During the spring of 2005, Hadley was allowed to practice indoors with the lacrosse team, but was not allowed to compete or practice with the team outdoors. During that time, the plaintiffs appealed the School District's decision to prohibit Hadley from participating in extra-curricular athletics to the New York State Commissioner of Education ("the Commissioner"). Based on information contained in the parties submissions, it appears that the issue on appeal before the Commissioner was whether or not the waiver from immunization contained in Section 2164(9) of the New York Public Health Law applies not only to school attendance, but to participation in school-sponsored extra-curricular activities as well. Plaintiffs contend that the immunization waiver issued to Hadley applies both to his attendance in school and to his participation in school-sponsored extra-curricular activities. Defendant contends that the waiver merely allows Hadley to attend school, but does not give him the right to participate in extracurricular sports without first being immunized.
I. Defendant's Motion to Dismiss
Rule 12(b)(6) of the Federal Rules of Civil Procedure provides for dismissal of the complaint where the plaintiff has failed to state a claim upon which relief can be granted. When evaluating a Rule 12(b)(6) motion, the court must ascertain, after presuming all factual allegations in the pleading to be true and viewing them in the light most favorable to the plaintiff, whether or not the plaintiff has stated any valid ground for relief. Ferran v. Town of Nassau, 11 F.3rd 21, 22 (2d Cir. 1993), cert. denied, 513 U.S. 1014 (1994). The court may grant a Rule 12(b)(6) motion only where "`it appears beyond doubt that the plaintiff can prove no set of facts in support of his claim which would entitle him to relief.'" Allen v. WestPoint-Pepperell, Inc., 945 F.2d 40, 44 (2d Cir. 1991) (quoting Conley v. Gibson, 355 U.S. 41, 45-46 (1957)).
II. Constitutional Claims
Plaintiffs allege in Counts I and II of their Complaint that the defendants have violated their rights under the United States Constitution to Equal Protection and free exercise of religion. Defendants contend that because the plaintiff does not have a right to participate in extracurricular sports, and because the policy of requiring immunizations is a rational, neutral policy that does not discriminate on its face against any person or class of persons, plaintiffs can not, as a matter of law, state a claim for the deprivation of a constitutional right.
It is firmly established that there is no constitutional right to participate in extracurricular sporting activities. Mazevski v. Horseheads Central School District, 950 F.Supp. 69, 72 (W.D.N.Y. 1997)(Larimer, C.J.); Angstadt v. Midd-West School Dist., 377 F.3d 338, 344 n. 2 (3rd Cir., 2004). It is axiomatic, however, that once a school offers such activities to its students, it may not discriminate against participation in such activities on the basis of race, religion, gender, or any other impermissible classification. Palmer v. Merluzzi, 689 F.Supp 400, 407 (D. N.J. 1988)(opportunity to participate in extracurricular activity may not be hampered by discriminatory selection of participants).
In this case, plaintiffs contend that the School District's policy of requiring lacrosse players to have tetanus shots has a discriminatory impact on students whose religious convictions prohibit the administration of such immunizations. When a law or rule that is neutral on its face is challenged because it allegedly has a discriminatory impact on a protected class of persons, courts will uphold the law as long as there is a "rational basis" for the adoption of the law or rule. See Gregory v. Ashcroft, 501 U.S. 452, 470-471 (1992)("In cases where a classification burdens neither a suspect group nor a fundamental interest . . . ." court will not overturn a duly enacted law or rule "'unless the varying treatment of different groups or persons is so unrelated to the achievement of any combination of legitimate purposes that we can only conclude that the [government's] actions were irrational.'")(citation omitted). In establishing that there is a "rational basis" for enacting a law or rule the government need only demonstrate that there is a "reasonably conceivable state of facts that could provide a rational basis" for the law or rule at issue. Angstadt, 377 F.3d at 345.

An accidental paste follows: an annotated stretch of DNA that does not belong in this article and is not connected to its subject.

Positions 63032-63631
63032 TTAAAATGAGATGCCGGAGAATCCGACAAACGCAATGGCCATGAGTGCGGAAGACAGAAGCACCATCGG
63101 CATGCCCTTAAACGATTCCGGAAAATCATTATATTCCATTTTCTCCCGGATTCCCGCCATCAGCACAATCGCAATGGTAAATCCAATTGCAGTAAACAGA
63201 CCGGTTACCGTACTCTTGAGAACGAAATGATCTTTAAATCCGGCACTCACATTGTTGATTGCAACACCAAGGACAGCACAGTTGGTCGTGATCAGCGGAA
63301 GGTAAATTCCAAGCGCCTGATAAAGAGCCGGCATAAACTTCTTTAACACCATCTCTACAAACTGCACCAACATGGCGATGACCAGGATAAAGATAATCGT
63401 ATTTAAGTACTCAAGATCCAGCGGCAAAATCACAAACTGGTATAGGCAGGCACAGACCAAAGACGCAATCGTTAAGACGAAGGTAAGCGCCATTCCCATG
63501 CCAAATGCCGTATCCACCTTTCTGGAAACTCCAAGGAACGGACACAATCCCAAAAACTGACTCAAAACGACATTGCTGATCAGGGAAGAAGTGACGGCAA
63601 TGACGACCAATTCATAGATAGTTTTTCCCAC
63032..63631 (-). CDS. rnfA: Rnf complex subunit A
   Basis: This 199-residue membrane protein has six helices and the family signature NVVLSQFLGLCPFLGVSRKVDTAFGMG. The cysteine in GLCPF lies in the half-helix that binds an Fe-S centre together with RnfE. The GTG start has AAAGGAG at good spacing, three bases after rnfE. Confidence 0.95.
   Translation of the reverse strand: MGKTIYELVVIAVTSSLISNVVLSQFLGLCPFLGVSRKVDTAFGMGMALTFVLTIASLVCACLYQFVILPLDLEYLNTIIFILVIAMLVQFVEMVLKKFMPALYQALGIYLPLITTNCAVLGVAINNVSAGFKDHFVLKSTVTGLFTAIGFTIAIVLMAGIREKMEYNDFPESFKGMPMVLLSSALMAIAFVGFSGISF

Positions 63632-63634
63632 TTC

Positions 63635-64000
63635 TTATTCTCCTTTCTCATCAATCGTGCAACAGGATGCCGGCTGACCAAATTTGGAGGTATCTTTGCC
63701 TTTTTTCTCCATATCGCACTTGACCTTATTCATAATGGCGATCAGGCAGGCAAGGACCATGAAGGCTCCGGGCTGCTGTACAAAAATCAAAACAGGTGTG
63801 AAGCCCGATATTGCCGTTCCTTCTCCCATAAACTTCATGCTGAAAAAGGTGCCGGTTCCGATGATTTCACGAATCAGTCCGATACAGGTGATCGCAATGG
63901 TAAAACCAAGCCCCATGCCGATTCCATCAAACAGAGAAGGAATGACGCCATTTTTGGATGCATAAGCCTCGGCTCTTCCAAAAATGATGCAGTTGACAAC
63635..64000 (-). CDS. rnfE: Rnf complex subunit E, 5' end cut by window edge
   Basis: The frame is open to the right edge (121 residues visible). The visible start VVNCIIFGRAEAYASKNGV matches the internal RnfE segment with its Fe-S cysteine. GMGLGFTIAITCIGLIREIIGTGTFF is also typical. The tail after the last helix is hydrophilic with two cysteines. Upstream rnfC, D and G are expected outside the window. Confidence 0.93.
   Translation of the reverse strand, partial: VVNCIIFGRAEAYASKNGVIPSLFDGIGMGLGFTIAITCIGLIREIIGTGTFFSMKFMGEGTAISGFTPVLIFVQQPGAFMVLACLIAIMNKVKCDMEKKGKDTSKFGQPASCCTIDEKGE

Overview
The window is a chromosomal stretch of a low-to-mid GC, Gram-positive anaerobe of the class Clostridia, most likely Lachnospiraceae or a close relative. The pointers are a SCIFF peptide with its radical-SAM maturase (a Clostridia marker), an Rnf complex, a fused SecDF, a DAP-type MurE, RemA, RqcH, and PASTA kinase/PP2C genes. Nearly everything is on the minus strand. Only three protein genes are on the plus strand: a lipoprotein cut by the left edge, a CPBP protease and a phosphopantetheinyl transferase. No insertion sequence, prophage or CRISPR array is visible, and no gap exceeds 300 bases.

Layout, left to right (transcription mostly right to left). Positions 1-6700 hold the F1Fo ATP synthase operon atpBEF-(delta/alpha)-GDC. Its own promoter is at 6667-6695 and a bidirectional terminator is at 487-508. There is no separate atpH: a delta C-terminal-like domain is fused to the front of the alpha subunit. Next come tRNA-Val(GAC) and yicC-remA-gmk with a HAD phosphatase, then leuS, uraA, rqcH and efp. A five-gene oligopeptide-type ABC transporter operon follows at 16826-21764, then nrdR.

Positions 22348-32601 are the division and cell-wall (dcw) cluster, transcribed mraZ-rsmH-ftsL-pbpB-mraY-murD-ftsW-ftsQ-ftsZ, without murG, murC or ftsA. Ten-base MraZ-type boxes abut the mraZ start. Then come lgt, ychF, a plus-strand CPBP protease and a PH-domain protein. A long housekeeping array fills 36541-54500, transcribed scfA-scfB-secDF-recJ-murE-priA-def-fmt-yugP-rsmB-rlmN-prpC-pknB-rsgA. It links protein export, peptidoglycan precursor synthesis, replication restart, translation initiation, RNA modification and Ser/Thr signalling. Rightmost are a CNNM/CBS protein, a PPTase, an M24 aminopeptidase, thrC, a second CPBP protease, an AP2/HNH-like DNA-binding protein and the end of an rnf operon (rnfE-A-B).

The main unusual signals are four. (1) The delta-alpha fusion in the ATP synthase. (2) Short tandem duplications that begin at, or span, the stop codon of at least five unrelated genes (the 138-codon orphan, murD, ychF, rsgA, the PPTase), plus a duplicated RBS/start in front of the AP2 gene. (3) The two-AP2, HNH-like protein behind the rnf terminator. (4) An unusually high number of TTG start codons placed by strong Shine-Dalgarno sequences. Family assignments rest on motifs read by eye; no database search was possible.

I find that the School District has established that there is a rational basis for requiring lacrosse players to undergo a tetanus immunization. The school has stated that out of its responsibility for ensuring student safety, if required students who participated in outdoor sporting activities where a risk of tetanus was present, to become immunized against the disease. That explanation constitutes a rational basis for adopting the policy of requiring tetanus immunizations, and therefore, I find that adoption of the policy did not violate Hadley's constitutional rights to equal protection or free exercise of his religion.
III. State Law Claims
Pursuant to 28 U.S.C. 1367(c)(3), where a district court has dismissed all claims over which it has original jurisdiction, the court may decline to exercise jurisdiction over state law claims. Because the federal claims of plaintiffs' Complaint have been dismissed with prejudice, I decline to exercise jurisdiction over plaintiff's remaining state law cause of action. See United Mine Workers v. Gibbs, 383 U.S. 715, 726 (1966)(authorizing district court to dismiss state and common law claims for lack of jurisdiction when all federal claims have been dismissed).
For the reasons set forth above, I find that plaintiffs have failed to state a claim for the violation of a constitutional right. Accordingly, I grant defendant's motion to dismiss plaintiffs' Complaint with prejudice.
ALL OF THE ABOVE IS SO ORDERED.
MICHAEL A. TELESCA United States District Judge